FOOD: Little by little I have increased my supply of stored food. I follow the first-in-first-out rule with store-bought canned goods, and I keep a close eye on best-by dates. I have a fair supply of wheat, beans, rice, flour, and sugar along with about 30 #10 cans of dehydrated foods. About a year ago my Mennonite friends blessed me with 135 pints of their home-canned foods. This year they are replenishing what I have used. This is a perfect example of how God can provide in unexpected ways. Those wonderful sisters in the Lord knew I couldn’t can for myself, so they shared some of theirs. I do have a small raised-bed garden around my back patio that provides me with some fresh vegetables each summer, plus it’s an enjoyable outdoor activity. I have several books on gardening and country living, and I have basic garden tools, which will be used by others here when living and working together become a necessity.
HEALTH: Tucked away in a bedroom, I have stored quite a few medical supplies—several OTC drugs, some Rx drugs, lots of alcohol, peroxide, bandages, gloves and masks, a minor surgical kit, blood pressure cuff, hot water bottle, a bed pan, and more. I have five books on medical care, including The Doctors Book of Home Remedies and Where There Is No Doctor. I have watched some YouTube videos by the Patriot Nurse and several others on childbirth. I also have plenty of dish soap, laundry detergent, bar soap, hand sanitizer, Wet Wipes, toothpaste, shampoo, et cetera. (I prefer to be both well fed and clean, thank you.) Also, then, there are the comforting extras, like hand lotion, baby powder, and lip balm. For our emotional health, anyone’s complaining and hand-wringing will be countered with thanksgiving and praise to God for providing for our needs. I have learned that speaking negatively about my circumstances only intensifies negative emotions and makes hardships even more difficult to bear. Speaking positively lightens the mood and therefore the load. Putting on the garment of praise for the spirit of heaviness (Isaiah 61:3) really does make a difference. “A merry heart doeth good like a medicine:” (Proverbs 17:22a)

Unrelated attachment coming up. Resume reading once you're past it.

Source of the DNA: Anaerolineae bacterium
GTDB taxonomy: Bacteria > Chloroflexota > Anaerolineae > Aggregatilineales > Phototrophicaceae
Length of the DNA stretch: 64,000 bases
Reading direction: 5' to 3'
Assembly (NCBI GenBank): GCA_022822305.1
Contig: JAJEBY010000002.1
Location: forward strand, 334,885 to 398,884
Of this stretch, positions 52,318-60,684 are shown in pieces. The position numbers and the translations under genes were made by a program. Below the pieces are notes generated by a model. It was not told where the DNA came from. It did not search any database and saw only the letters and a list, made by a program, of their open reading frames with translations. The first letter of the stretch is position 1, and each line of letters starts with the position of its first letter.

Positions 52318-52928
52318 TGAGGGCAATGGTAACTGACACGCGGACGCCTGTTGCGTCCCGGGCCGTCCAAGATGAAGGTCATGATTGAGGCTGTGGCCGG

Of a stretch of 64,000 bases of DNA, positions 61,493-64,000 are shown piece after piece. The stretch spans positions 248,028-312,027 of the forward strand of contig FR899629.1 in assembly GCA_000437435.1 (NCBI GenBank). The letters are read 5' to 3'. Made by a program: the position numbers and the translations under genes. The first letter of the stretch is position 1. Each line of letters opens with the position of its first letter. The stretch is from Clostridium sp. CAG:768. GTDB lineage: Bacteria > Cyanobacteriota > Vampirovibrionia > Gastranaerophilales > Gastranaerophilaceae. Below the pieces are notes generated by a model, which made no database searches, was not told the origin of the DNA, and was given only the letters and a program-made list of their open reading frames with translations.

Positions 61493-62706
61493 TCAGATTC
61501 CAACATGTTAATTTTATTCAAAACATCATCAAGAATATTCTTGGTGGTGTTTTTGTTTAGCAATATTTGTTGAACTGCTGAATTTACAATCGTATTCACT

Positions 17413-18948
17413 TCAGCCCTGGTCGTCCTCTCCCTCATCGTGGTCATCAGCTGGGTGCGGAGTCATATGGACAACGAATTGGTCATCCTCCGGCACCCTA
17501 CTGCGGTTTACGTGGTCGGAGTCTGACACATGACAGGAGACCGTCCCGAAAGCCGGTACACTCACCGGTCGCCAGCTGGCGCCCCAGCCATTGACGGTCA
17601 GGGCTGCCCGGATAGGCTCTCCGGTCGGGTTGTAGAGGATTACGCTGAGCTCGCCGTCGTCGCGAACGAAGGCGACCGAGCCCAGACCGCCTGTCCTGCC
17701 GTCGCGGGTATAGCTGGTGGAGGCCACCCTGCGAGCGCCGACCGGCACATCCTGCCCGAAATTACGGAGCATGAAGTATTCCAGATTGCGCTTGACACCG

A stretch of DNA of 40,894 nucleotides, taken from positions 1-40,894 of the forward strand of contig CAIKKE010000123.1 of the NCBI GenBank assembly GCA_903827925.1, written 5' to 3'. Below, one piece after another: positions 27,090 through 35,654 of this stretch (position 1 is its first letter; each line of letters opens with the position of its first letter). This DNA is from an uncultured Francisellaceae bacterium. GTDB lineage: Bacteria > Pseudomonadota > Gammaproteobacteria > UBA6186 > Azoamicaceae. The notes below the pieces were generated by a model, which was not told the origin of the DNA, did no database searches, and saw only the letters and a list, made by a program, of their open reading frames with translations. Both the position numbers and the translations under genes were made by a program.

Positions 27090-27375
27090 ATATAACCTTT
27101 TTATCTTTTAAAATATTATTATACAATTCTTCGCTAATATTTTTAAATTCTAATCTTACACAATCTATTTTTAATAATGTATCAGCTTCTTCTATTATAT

HEAT: My main source of heat during the long, cold winters here is a natural gas furnace. I also have a wood stove and use it as much as I can. My garden cart doubles as a wood wagon in the winter. I fill it with firewood in the carport, pull it into the great room, and park it next to the stove. It’s a lot of work in a wheelchair, but it’s doable. My son also carries wood in for me when he stops by, which is often. Guests love it when I have a fire burning for them to cozy up to. The wood stove will be used for cooking when the grid is down; I cook on it occasionally even now. I also have a small grill and several bags of charcoal for cooking outdoors as well as a campfire grate and a solar oven for summer cooking.
LIGHTS: There are two oil lamps sitting out and ready to use at any time, and I have three more lamps and lanterns in storage, along with 10 large bottles of oil, spare chimneys, and extra wicks. I have lost count of the candles. Needless to say, I also have a good supply of matches. There are four battery-powered tap lights in strategic locations for emergency use, not to mention flashlights and extra batteries.
REFRIGERATION: Without the grid, forget the fridge. Think pioneering. Two of the best natural-cooling agents are water and earth. If it were feasible for me to put a tub of water in a hole in the ground to keep food cool, I would. Instead, my approach during a long-term power outage will be to either: a) cook only enough for one meal at a time, whenever possible, or b) if the need for cooling food is unavoidable, I’d put it in a sealed container, place it in a camping cooler that is half-filled with water, and then eat it with the next meal.